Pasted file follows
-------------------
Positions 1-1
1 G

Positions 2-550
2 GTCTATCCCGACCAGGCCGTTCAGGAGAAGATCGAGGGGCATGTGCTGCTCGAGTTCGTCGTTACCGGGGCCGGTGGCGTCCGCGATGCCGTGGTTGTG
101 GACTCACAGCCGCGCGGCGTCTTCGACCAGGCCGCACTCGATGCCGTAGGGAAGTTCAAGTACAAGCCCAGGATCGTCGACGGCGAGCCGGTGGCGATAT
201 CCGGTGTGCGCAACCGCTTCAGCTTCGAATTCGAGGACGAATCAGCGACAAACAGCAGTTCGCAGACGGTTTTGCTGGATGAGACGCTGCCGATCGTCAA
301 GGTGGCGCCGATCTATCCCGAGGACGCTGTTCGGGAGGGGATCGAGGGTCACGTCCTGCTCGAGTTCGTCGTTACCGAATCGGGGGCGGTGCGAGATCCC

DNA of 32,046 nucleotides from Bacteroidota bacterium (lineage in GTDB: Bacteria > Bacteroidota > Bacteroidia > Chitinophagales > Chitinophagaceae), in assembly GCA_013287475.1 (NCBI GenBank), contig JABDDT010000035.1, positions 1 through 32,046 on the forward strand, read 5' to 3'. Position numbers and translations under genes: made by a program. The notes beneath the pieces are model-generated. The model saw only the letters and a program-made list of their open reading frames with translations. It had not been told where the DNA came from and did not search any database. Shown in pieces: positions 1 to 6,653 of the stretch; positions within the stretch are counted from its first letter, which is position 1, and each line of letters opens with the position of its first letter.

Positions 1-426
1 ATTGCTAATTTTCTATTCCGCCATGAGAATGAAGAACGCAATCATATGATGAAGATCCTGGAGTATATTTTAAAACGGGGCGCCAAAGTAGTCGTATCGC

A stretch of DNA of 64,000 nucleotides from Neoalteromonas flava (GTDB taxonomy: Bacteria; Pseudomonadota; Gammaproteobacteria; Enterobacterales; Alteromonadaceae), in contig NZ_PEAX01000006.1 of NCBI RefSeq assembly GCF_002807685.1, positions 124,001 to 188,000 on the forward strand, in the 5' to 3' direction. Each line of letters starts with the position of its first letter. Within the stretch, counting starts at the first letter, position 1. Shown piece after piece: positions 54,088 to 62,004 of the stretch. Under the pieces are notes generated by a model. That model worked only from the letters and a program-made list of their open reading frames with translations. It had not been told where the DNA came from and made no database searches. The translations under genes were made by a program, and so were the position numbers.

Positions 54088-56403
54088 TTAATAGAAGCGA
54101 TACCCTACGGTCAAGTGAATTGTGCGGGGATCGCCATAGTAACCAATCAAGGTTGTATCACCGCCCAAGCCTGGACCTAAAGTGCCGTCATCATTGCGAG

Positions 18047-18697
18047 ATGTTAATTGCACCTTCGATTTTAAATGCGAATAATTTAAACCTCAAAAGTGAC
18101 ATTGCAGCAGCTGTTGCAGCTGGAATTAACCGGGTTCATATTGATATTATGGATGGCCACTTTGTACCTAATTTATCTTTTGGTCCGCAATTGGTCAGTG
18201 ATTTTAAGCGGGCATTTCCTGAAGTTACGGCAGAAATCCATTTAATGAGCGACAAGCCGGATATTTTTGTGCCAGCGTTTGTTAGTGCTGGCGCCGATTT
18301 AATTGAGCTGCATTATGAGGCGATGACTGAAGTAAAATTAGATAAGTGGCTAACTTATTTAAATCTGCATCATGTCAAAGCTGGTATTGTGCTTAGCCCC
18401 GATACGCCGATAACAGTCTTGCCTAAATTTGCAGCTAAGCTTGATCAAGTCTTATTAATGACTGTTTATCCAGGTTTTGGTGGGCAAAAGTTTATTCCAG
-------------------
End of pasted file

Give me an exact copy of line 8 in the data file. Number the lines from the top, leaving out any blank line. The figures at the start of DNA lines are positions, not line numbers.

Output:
DNA of 32,046 nucleotides from Bacteroidota bacterium (lineage in GTDB: Bacteria > Bacteroidota > Bacteroidia > Chitinophagales > Chitinophagaceae), in assembly GCA_013287475.1 (NCBI GenBank), contig JABDDT010000035.1, positions 1 through 32,046 on the forward strand, read 5' to 3'. Position numbers and translations under genes: made by a program. The notes beneath the pieces are model-generated. The model saw only the letters and a program-made list of their open reading frames with translations. It had not been told where the DNA came from and did not search any database. Shown in pieces: positions 1 to 6,653 of the stretch; positions within the stretch are counted from its first letter, which is position 1, and each line of letters opens with the position of its first letter.